This is a performance analysis and review article of the Sigma Art 24 F1.4.
You hardly know how the lenses work, how their performance differs from each other, and the specific differences between them.
Even if you look it up in magazines or on the Internet, you probably only find similar "word-of-mouth recommendation" articles like that.
In this blog, we will examine the history of lenses and their historical backgrounds, while estimating lens design performance based on patent information and actual shooting examples, and analyze lens performance in detail from a technical perspective through simulations.
Professional lens designer Jin Takayama carefully unravels optical characteristics such as optical path diagrams and aberrations, which are not generally visible, and explains the taste and descriptive performance of lenses in a deep and gentle manner.
Please enjoy the special information that you can read only on this blog in the world.
SIGMA's Art lens series is a flagship model that combines a high-quality appearance with metal parts and high resolution performance.
The 24mm F1.4 DG HSM Art lens introduced in this section is a large-aperture wide-angle lens that boasts extremely high resolution performance.
The 24mm F1.4 is one of the first wide-angle lenses in Sigma's Art large-aperture single focal length series.
It was the first wide-angle lens in the Art series of single focal length lenses, which were sold in the order of 35mm, 50mm, and 24mm, so it can be said to be the first Art lens. In recent years, many zoom lenses have a wide-angle end of 24mm, but does the focal length of 24mm mean that it is so popular among users? It may also be the reason why it is the first wide-angle lens to be commercialized.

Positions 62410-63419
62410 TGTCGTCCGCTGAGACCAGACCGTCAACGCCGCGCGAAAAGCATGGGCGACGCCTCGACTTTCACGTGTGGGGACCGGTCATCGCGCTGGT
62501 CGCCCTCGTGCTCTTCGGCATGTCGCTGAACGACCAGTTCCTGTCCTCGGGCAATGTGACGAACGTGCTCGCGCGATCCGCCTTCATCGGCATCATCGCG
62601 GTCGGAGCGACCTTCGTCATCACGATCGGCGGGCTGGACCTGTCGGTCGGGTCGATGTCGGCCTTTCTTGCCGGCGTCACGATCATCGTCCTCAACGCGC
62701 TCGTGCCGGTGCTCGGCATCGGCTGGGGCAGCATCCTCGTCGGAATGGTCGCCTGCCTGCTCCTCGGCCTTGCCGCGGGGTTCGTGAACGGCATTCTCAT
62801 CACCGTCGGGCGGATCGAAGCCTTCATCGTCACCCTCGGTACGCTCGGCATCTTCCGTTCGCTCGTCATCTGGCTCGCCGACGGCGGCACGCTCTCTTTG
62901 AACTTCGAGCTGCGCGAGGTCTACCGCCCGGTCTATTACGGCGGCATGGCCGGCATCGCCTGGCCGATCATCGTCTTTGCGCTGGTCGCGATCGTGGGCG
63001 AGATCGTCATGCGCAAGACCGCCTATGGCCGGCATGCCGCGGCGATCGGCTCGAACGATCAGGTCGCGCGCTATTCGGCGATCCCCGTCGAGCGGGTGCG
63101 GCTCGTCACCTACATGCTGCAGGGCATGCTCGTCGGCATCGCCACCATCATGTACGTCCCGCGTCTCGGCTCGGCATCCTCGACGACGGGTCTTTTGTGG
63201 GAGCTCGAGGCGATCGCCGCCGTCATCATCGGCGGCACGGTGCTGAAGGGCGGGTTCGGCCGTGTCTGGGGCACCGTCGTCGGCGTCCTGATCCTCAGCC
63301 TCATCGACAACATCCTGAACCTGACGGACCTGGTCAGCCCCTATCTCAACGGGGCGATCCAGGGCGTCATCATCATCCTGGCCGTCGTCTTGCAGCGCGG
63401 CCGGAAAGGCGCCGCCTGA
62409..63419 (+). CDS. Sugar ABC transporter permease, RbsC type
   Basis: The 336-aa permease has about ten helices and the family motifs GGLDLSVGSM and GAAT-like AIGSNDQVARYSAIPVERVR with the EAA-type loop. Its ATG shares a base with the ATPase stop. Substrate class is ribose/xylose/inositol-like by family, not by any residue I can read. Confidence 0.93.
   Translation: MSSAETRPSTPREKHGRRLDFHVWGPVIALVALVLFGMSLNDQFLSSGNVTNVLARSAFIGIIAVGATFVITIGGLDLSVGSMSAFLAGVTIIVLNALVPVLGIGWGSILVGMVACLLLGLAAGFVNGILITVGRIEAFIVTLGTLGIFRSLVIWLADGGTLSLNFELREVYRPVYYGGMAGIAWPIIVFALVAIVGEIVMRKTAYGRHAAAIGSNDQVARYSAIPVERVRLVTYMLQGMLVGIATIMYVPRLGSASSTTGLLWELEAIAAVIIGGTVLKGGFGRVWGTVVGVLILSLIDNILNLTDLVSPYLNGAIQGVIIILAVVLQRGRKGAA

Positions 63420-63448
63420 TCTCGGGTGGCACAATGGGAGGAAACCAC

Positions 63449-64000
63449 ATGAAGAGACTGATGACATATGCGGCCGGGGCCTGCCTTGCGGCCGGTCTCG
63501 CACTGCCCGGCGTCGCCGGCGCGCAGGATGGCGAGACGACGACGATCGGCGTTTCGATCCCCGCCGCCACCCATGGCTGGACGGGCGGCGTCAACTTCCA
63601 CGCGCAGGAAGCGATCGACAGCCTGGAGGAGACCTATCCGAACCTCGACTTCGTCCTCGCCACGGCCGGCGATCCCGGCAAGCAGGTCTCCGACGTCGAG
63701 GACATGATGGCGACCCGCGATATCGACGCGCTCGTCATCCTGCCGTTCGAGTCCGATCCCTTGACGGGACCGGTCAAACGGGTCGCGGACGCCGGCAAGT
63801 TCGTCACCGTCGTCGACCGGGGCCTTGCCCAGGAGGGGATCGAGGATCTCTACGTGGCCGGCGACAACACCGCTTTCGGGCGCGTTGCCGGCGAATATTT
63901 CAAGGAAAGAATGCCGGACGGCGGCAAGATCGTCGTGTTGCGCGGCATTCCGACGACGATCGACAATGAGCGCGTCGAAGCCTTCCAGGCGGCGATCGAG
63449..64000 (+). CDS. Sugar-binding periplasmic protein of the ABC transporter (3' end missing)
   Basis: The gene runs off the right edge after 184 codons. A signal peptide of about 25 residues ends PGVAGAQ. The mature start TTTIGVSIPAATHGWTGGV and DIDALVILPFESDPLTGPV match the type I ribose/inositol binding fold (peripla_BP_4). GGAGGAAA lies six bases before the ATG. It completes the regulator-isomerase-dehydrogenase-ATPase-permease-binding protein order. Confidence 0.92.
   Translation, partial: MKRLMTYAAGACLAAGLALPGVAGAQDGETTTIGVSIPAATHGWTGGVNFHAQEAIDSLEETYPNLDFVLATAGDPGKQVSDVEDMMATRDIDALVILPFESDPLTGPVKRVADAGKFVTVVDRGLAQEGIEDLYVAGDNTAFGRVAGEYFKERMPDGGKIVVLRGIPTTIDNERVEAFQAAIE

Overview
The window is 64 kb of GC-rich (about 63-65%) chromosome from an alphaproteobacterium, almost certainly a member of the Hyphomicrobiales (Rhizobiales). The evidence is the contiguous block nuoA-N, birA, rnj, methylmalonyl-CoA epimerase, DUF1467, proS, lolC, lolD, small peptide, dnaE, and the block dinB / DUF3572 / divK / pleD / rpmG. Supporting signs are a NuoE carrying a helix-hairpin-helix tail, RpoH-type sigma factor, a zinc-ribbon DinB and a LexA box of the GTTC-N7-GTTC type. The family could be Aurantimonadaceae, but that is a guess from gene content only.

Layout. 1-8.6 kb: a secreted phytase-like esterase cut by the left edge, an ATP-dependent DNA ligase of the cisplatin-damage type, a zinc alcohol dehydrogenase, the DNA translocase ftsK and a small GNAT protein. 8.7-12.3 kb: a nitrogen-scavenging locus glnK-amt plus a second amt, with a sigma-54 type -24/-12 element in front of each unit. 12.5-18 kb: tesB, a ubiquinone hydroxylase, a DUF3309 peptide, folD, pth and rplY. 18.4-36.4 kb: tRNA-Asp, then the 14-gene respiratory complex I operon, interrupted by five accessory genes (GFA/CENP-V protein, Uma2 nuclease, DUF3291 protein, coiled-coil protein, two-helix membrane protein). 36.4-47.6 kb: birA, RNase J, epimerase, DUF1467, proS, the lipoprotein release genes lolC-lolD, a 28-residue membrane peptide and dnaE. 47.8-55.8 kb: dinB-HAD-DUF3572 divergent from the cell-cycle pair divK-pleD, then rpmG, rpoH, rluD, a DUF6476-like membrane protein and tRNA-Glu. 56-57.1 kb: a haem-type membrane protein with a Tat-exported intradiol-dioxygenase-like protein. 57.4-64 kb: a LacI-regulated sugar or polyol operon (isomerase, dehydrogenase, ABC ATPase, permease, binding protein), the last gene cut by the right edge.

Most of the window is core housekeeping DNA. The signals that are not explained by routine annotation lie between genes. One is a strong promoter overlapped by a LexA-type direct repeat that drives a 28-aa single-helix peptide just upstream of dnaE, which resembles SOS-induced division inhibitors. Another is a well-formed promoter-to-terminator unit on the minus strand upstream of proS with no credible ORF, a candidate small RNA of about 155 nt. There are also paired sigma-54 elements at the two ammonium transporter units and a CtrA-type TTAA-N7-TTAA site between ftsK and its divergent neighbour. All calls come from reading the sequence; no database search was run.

This lens is new and you can find information about it here.
I personally have a bit of a problem with the 24mm focal length…
Now, continuing from the article on the SIGMA 35mm F1.4 Art, we will analyze the Art series single focal lengths.
This is part of our effort to establish a benchmark for modern optical design values, since SIGMA's Art single focal length lenses are designed based on a very straightforward concept of "performance-oriented, size-neutral" and are therefore easy to use as a benchmark standard.
There are still some lenses in the Art series that we have not yet analyzed, but we would like to analyze the 20mm lens next to complete our analysis and move on to the next series.
Now, when I looked into the patent literature, I easily found patents that I thought would be relevant since it is a modern product. Several examples of patent application 2016-12034 are similar to the shape of the product, but let's assume example 1 as the design value and reproduce the design data below.
Most of the examples in this patent document were of the floating focus type, which uses multiple lens groups for focusing. The product's website does not describe a floating focus, but since the majority of the examples have a floating focus, we assumed that as the design value.